German doctors acquitted after helping British man to die
The pair had allowed the brother of a terminally ill, paralyzed patient to turn off his breathing apparatus in May 2004.
Berlin -- Two German doctors accused of illegally helping a severely ill British man die in 2004 were acquitted Monday amid an emotional national debate on euthanasia.
The pair had allowed the brother of a terminally ill, paralyzed patient to turn off his breathing apparatus in May 2004 and one of the defendants administered strong painkillers. The man, Timothy Sanders, died minutes later.
The former head of neurology at the rehabilitation center in the eastern city of Magdeburg, Paul Schoenle, had been accused of manslaughter.
The other doctor, ward physician Frantisek Kovacic, was tried on charges of accessory to manslaughter and grievous bodily harm for ignoring warning alerts from the patient's room and administering the painkillers without medical grounds.
"The court found that the doctors behaved correctly both ethically and medically," a court spokeswoman said, adding that the judges had determined that Sanders's condition was already terminal when his life was ended.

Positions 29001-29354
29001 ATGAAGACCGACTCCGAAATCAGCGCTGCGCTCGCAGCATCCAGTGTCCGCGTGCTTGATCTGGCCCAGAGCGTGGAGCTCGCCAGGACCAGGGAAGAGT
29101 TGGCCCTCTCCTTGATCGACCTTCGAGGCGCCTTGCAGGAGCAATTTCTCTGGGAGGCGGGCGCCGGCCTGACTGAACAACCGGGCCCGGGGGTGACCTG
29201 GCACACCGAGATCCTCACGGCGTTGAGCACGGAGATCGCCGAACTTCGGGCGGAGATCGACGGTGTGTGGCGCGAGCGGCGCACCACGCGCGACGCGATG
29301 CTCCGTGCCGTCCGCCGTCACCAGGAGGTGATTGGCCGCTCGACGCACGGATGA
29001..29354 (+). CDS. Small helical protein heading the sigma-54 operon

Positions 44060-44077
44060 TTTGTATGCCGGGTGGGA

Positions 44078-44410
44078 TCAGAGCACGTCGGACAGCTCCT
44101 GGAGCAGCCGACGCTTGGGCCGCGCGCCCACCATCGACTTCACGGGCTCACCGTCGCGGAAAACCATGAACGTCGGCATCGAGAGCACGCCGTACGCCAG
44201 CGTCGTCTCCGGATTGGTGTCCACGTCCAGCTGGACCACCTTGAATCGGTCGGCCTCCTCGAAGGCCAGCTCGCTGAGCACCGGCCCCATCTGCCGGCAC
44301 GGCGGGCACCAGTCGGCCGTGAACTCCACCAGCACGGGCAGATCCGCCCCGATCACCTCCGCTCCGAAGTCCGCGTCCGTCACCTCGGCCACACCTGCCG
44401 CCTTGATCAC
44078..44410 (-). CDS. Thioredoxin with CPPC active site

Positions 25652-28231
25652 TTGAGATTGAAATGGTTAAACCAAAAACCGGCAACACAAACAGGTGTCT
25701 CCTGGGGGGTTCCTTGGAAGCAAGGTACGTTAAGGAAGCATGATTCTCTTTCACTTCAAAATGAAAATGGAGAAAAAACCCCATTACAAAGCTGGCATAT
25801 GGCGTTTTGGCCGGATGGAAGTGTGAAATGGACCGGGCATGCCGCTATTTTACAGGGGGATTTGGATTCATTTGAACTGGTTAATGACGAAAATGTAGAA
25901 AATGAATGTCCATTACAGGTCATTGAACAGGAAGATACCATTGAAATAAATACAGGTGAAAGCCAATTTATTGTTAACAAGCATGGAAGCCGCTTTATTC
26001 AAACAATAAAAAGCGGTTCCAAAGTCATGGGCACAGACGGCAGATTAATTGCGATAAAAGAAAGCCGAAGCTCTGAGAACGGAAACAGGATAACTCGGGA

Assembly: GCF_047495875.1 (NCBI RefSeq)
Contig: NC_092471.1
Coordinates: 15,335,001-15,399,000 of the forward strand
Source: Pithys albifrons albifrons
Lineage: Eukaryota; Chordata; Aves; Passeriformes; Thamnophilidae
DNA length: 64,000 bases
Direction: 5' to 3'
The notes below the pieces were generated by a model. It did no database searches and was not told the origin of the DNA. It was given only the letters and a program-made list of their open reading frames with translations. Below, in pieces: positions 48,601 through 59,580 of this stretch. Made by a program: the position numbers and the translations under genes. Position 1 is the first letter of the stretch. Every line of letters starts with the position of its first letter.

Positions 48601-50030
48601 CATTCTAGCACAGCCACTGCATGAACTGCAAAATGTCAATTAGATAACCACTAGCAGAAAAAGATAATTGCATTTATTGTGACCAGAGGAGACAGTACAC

The British man had been paralyzed since an accident in 2002 and was unable to breathe unaided.
The following year, Sanders was transferred to the rehabilitation center in Magdeburg where his condition worsened. He could barely speak and regained consciousness only for brief periods of time.
Sanders's brother Paul turned off the patient's breathing apparatus in May 2004 "with the knowledge of the chief doctor and the ward physician" and the consent of the rest of the family, prosecutors said.
Non-active euthanasia -- such as switching off hospital equipment -- is not illegal in Germany if the patient gives his or her consent, or if it can be proven that the patient instructed relatives to allow doctors to stop treatment.
However, the country has been swept up in a debate about assisted suicide in which people who are not fatally ill seek to die with help from another, a practice that is illegal in Germany but has grown more frequent in recent years.